There isn’t that much suspense surrounding what will happen when delegates from around the country descend on Las Vegas in two weeks to select the Libertarian Party’s nominee for President. Former governor Gary Johnson is widely considered the overwhelming favorite, winning straw poll after straw poll and the outright endorsement of several state party affiliates.
Johnson is poised to take the Libertarian Party to the next level, polling in high single-digits nationally and potentially making his home state of New Mexico a true three-way race. What is far less clear, however, is how the other half of the Libertarian ticket will look.
In past cycles, candidates would often declare and campaign actively for the party’s vice-presidential nomination well in advance of their convention. Both of Harry Browne’s running mates came to their conventions as active candidates. In 2008, losing presidential candidate Wayne Allyn Root essentially teamed up with Bob Barr to help Barr secure the nomination in exchange for the second slot on the ticket.
Surprisingly, the list of candidates who’ve stepped forward to join Johnson is pretty limited, thus far.
With that in mind, I present this list of five highly attractive options for the Libertarian Party’s VP nomination…
1. Carla Howell – The most likely candidate of my list, the Libertarian Party’s executive director has shown great skill as an organizer, activist and fundraiser. Her 2000 campaign for U.S. Senate, in which she polled over 300,000 votes or 12% in a 3-way race, is still considered one of the best examples of a Libertarian campaign that has even been run. Howell would serve Johnson and the party well, not to mention that she would add some gender balance to the LP’s ticket.
2. Tucker Carlson – The former CNN host and founder of The Daily Caller would be a phenomenal addition to the Libertarian ticket. While Johnson brings tremendous governmental experience and personal success to the pairing, Carlson would be the junior partner who could go out and woo audiences on cable television and talk radio. Carlson’s site has given Johnson’s campaign very favorable coverage and Carlson has described himself as a libertarian on numerous occasions.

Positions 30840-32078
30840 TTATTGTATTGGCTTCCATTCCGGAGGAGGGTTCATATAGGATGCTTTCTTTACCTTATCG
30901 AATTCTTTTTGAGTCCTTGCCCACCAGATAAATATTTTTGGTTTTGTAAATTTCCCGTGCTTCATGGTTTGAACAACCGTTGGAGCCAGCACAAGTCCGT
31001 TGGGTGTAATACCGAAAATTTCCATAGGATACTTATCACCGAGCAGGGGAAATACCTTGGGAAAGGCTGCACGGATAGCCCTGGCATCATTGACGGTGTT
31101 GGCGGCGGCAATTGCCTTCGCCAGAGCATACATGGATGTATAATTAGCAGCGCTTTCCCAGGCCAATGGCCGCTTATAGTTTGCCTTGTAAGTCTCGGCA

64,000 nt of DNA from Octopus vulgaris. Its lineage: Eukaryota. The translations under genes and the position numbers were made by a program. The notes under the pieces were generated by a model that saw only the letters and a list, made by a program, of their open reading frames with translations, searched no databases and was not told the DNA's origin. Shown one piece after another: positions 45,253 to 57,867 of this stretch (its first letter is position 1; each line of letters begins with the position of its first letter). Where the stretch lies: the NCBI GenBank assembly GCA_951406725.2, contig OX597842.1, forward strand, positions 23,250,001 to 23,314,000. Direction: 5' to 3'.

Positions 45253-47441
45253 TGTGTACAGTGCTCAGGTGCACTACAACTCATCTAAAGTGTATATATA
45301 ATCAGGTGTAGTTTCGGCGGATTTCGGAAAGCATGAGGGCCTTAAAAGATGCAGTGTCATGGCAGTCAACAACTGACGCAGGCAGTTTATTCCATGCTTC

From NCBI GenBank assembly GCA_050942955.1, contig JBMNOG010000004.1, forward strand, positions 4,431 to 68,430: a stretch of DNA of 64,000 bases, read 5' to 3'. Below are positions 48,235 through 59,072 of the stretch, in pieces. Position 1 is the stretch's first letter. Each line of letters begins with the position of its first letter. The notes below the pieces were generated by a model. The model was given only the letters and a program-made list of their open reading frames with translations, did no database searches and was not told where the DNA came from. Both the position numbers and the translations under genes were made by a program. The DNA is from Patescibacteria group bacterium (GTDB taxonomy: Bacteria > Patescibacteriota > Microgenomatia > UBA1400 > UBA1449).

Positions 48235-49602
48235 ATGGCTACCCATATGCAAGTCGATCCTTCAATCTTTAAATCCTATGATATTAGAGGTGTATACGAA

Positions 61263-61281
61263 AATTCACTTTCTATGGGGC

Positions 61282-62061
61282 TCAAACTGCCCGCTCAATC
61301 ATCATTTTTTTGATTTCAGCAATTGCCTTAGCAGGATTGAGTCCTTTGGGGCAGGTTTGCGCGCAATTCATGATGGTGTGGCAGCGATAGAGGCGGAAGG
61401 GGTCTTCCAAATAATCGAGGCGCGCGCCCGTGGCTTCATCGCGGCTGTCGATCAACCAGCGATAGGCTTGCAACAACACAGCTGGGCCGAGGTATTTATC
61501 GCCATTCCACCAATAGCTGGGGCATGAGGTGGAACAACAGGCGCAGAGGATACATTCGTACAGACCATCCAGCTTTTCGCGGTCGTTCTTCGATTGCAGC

3. Andrew Napolitano – The former New Jersey Superior Court Judge is a hero in libertarian circles. His Fox Business Network program was recently canceled, presumably freeing up his schedule. Like Carlson, Napolitano’s skills as a communicator would be a huge asset. Additionally, Napolitano is staunchly pro-life and might be able to help bridge the gap with Ron Paul’s legions of followers.
4. Bill Weld – The former governor of Massachusetts, Weld successfully sought the Libertarian Party’s nomination for governor of New York in 2006, running as a fusion candidate. When he was unable to also win the Republican ballot line, Weld dropped his campaign. A political independent, the former governor has largely dropped out of the political spotlight in recent years.
5. Barry Goldwater, Jr. – The former Congressman is a favorite of the Ron Paul crowd. He brings not only his famous family name, but also his own very impressive resume of public service. In 2008, when supporters created the Taxpayers Party in Louisiana to place Ron Paul on the general election ballot, their choice for his running mate was none other than Barry Goldwater, Jr.
Honorable mention: Other candidates worth at least passing consideration include… Andrew Gray, an elected Libertarian city councilman in Topeka, Kansas; John H. Monds, an African-American and the LP’s candidate for governor of Georgia in 2010 (won 4%); former Libertarian state representative Finlay Rothhaus, the current current chair of the Merrimack, NH city council; Rebecca Sink-Burris, the LP’s 2010 U.S. Senate candidate from Indiana who polled 5%.